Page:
Ralph Burke Tyree (Hawaii, 1921 - 1979)
Ralph Burke Tyree is well regarded as the most successful protege of Edgar Leeteg, the "Rembrandt of Black Velvet", exceeding his master with his sensuous depictions of scenes and people from the South Seas.
Sometimes their work was categorized as "Tiki Art" and graced famous haunts such as Trader Vic's, Kona Inn, Don the Beachcomer, Canlis Restaurant, Pat's at Punalu'u, and the Tropics.
Born in Kentucky, Tyree attended the California College of Arts and Crafts and then, between 1942 and 1946, worked as a public relations artist for the U.S. Marine Corps. Fascinated by the tropical flora and cultures of the South Pacific, Tyree painted extensively in Samoa, Fiji, the Gilbert Islands, the Marianas and Japan before settling on Maui in 1964. His work is filled with figures and portraits that are sensuous portrayals of Pacific island people.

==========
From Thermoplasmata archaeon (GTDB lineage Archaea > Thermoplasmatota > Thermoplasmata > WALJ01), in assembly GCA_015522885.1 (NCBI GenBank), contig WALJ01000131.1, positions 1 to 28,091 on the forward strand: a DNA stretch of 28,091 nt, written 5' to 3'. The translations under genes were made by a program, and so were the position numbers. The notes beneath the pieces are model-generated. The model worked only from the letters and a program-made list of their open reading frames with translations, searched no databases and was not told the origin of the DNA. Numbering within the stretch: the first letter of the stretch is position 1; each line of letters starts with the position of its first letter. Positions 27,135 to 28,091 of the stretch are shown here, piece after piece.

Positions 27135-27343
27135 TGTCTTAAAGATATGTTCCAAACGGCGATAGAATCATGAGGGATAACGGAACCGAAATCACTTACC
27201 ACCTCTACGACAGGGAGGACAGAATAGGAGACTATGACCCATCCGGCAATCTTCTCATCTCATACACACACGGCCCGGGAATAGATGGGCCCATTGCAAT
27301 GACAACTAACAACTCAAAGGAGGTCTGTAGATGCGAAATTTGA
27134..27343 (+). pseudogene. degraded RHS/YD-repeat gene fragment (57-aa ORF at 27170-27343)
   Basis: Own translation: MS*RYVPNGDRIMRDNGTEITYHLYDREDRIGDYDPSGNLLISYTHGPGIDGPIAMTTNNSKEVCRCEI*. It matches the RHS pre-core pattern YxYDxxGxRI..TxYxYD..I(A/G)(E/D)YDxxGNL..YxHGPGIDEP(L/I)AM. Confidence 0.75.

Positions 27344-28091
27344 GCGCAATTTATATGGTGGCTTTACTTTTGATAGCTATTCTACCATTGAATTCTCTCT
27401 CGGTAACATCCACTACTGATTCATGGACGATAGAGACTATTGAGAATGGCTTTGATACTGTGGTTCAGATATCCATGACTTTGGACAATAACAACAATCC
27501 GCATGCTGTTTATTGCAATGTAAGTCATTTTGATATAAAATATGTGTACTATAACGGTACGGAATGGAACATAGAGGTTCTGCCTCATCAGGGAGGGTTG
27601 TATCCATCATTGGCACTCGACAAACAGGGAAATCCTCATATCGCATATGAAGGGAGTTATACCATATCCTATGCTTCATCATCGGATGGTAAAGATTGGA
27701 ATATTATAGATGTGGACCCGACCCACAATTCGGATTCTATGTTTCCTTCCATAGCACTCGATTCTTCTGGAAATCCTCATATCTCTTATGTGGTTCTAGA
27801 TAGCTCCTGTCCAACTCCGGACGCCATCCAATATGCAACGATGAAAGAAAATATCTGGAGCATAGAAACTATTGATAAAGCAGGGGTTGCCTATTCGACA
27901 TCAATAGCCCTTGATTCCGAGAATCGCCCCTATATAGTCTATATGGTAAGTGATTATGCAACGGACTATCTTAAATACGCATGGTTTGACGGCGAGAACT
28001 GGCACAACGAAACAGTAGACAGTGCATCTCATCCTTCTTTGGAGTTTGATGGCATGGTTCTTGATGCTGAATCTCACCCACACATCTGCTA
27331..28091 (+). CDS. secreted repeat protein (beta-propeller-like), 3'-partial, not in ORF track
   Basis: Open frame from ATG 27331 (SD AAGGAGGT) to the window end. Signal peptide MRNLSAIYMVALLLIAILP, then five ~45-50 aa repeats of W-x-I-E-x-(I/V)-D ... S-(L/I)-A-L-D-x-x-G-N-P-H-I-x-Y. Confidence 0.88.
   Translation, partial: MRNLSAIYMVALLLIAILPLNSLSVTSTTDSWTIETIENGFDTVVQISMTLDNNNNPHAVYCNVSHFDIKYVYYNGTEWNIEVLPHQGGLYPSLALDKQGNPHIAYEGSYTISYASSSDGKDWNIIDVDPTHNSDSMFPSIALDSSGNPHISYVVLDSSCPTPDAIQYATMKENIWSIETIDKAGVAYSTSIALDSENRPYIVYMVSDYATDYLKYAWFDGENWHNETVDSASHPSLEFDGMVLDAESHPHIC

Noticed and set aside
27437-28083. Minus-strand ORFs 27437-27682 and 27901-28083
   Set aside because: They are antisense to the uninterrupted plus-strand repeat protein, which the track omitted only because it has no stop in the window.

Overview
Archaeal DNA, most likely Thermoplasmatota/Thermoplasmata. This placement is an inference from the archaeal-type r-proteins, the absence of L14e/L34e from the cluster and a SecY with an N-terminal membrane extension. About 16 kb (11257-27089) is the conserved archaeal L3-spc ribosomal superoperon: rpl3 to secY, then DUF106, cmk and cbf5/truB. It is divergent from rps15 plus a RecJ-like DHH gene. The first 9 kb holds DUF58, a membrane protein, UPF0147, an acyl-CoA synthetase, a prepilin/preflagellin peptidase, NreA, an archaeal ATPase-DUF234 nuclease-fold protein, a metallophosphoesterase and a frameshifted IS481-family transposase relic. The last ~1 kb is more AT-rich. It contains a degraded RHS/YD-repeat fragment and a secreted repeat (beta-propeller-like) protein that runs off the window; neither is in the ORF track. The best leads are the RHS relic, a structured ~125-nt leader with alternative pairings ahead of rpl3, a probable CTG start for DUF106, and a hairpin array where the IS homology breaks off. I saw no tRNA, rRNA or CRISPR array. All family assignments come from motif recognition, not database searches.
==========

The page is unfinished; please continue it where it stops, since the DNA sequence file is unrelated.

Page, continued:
Tyree is featured in Don Severson's book Finding Paradise, a sort of sequel to David Forbes' Encounters in Paradise, which was done for the Honolulu Academy of Arts. Like Leeteg, Tyree did paintings on canvas, board and velvet, and many believe that he surpassed his master's accomplishments in his renditions of the gracefulness of island beauty. Tyree's paintings are quite rare and collectible, occasionally showing up at premiere auctions or at quality galleries.